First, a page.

Jabe scanned the Mars-Red landscape of the Vermillion Cliffs for other rams while I kept Boomer under constant surveillance. At about 1 p.m., Boomer was on the move. We watched in awe as he effortlessly negotiated the unforgiving terrain. Boomer re-joined his band of seven ewes and two small rams up top. When we set up our scopes, I found him first, again! I'm getting pretty good at this.
We watched him until he bedded down for the night, and we headed to town to get food, clothes and sleeping bags before making the four-hour drive to the other side of the canyon. We would go after Boomer at first light. We fell asleep in Jabe's truck at 3:30 a.m. At 5:30 a.m., we woke up. No coffee this morning. We set forth toward the ram that we had each spent 50 hours watching or looking for. Collin said Boomer had moved about a mile away from where he bedded down.
We made our way down to Boomer, who was lazily basking 452 yards away. I slowly got into the prone position and started to get a comfortable, steady hold on the resting ram. I had the 450-yard hash mark behind Boomer’s shoulder. I inhaled, exhaled and pulled the trigger ... BANG! I missed! I had a great rest but lost focus on the trigger and pulled the shot up and right! Sheep fever, I guess.
Boomer ducked down with his band on the rim, and we followed. Jabe is 23 years younger and 150 pounds lighter than me. I churned the sand trying to catch up, running up a sand dune. I got another shot at Boomer, but I was breathing so hard I didn’t think I could hit anything. BANG! I didn't see where the shot hit. I was busy trying to keep from blacking out from a lack of oxygen. I went from the summit of Everest to the Mariana Trench in about five minutes. I'm pretty good in accepting failure ... in other people.
I went to sleep that night counting sheep ... One sheep ... Boomer.
Dec. 5: Today was a planned day off. I needed a break. I got a pep talk from my friend, Rudy Pariga, and some encouraging words from Bonnie.
At about 6 p.m., Jabe called me. He went to one of his glassing spots and shot some new video of five rams. One is a definite shooter. He watched the herd until they bedded for the night. Jabe said, “Pack light. Leave your spotting scope and tripod. Just pack food and water for the day and your rifle. I'll see you at 4 a.m.”
Dec. 6: We parked the truck, donned our packs, and I grabbed my rifle. It’s go time. We start walking through the darkness, making our way by headlamps. About a mile into our trek, we made the first of eight river-crossings.
It was light when we got to the dead tree landmark Jabe spotted, and we changed our socks and liners, which froze in the cold of December. From the banks of the Paria River, we ascended the steep, sand hills. It was like walking up a down escalator – you can get there, but you'll have to work twice as hard.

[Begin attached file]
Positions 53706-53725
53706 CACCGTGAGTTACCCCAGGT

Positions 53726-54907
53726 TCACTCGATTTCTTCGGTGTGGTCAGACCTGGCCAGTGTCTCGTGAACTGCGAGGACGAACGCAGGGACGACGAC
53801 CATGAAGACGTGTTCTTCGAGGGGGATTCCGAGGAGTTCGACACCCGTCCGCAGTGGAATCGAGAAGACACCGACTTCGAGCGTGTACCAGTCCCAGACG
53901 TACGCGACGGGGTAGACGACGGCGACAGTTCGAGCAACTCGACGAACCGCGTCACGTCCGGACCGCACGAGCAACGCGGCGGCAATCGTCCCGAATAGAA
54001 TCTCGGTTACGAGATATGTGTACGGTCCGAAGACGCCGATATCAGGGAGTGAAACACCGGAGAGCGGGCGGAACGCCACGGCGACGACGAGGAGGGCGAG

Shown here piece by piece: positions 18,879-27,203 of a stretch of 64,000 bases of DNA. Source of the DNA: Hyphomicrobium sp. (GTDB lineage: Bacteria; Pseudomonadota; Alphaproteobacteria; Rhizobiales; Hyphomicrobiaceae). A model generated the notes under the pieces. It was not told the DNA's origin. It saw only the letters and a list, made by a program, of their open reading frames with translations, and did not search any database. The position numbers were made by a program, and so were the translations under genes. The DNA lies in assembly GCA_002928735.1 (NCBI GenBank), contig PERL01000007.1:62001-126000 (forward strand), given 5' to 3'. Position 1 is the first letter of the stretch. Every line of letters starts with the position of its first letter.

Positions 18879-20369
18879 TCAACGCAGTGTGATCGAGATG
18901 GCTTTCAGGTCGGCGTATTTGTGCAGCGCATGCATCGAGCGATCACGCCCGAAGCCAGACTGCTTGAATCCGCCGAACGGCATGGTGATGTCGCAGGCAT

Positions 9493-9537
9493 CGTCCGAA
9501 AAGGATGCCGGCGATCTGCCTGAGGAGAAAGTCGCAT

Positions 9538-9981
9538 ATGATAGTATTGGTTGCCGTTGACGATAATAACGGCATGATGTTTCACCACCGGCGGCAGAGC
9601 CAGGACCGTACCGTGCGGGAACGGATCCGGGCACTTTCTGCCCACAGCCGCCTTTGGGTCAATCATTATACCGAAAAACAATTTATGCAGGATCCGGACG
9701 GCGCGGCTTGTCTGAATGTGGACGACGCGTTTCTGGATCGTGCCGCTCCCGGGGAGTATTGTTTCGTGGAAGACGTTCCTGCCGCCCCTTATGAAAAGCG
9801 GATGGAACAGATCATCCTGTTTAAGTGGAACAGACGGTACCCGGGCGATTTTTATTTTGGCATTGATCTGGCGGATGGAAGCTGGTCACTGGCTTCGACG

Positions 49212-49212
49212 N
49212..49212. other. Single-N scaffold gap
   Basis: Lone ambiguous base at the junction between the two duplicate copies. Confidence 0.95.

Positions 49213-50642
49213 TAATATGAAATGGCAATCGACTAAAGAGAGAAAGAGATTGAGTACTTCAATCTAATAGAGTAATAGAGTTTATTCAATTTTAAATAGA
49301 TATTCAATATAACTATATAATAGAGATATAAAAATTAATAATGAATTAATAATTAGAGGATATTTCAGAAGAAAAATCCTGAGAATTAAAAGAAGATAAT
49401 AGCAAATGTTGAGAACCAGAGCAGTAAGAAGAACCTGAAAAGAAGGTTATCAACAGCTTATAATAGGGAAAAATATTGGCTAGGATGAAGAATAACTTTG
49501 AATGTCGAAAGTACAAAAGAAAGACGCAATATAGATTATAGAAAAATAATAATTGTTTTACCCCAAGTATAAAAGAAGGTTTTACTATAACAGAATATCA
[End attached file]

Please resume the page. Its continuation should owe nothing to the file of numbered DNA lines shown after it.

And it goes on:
Jabe spotted some rams. We got down behind a finned sandstone boulder, and he looked them over with his binos. Jabe said, “There are 12 rams. Three are shooters, and one is an absolute monster.”
We moved to get a shot from about 200-250 yards, hoping to avoid another costly miss. This was tough slogging, almost straight up in some stretches. Just before we reached our destination, we felt a nice, refreshing breeze ... at our backs!
By the time we peeked over the top, the 12 Rams were 700-800 yards up ahead of us. We pursued, but to no avail. We headed back to the truck. I was simply too exhausted from the day's earlier hike up the side of the canyon to go up again. We had hiked 13.26 miles that day.
Dec. 12: After a few days of hiking and spotting, we headed to a spot that we hadn't even scouted yet but Jabe knows holds sheep.
We came to a beautiful overlook on the canyon rim and set up our optics. There were sheep emerging from below the canyon rim. We eventually spotted seven ewes and five small rams in the band. After a couple of hours, Jabe took his scope over to a point that juts out into a canyon about half-mile away. About 30 minutes later, I trained my spotting scope on Jabe, who was excitedly signaling me to join him. He saw a good ram, and we followed.
About an hour before sunset, Jabe said the ram was about to emerge from the canyon rim below. As if on cue, the ram popped up on top of a big sandstone knob! He looked like a shooter to me. We named him “Slacker” because he tended to lag behind the other sheep. We headed back to the truck. At first light, I’m going to kill this ram.
Dec. 13: We parked the truck and hiked 1.75 miles to our vantage point. After 30 minutes Jabe found Slacker! We crouched low and crept forward to look over the rim of the mesa. Jabe said, “He's 442 yards away. You’d better shoot him.”
After blowing the shot on Boomer nine days earlier, I was determined to get a good trigger squeeze off. BOOM! I missed ... again ... but the ram didn't know where the danger was coming from. I jacked another cartridge in the chamber, lowered my aiming point a bit and got off another good squeeze. I saw the ram hunch up just before hearing that satisfying “thump” of bullet slamming into flesh. Slacker fell over without taking a step.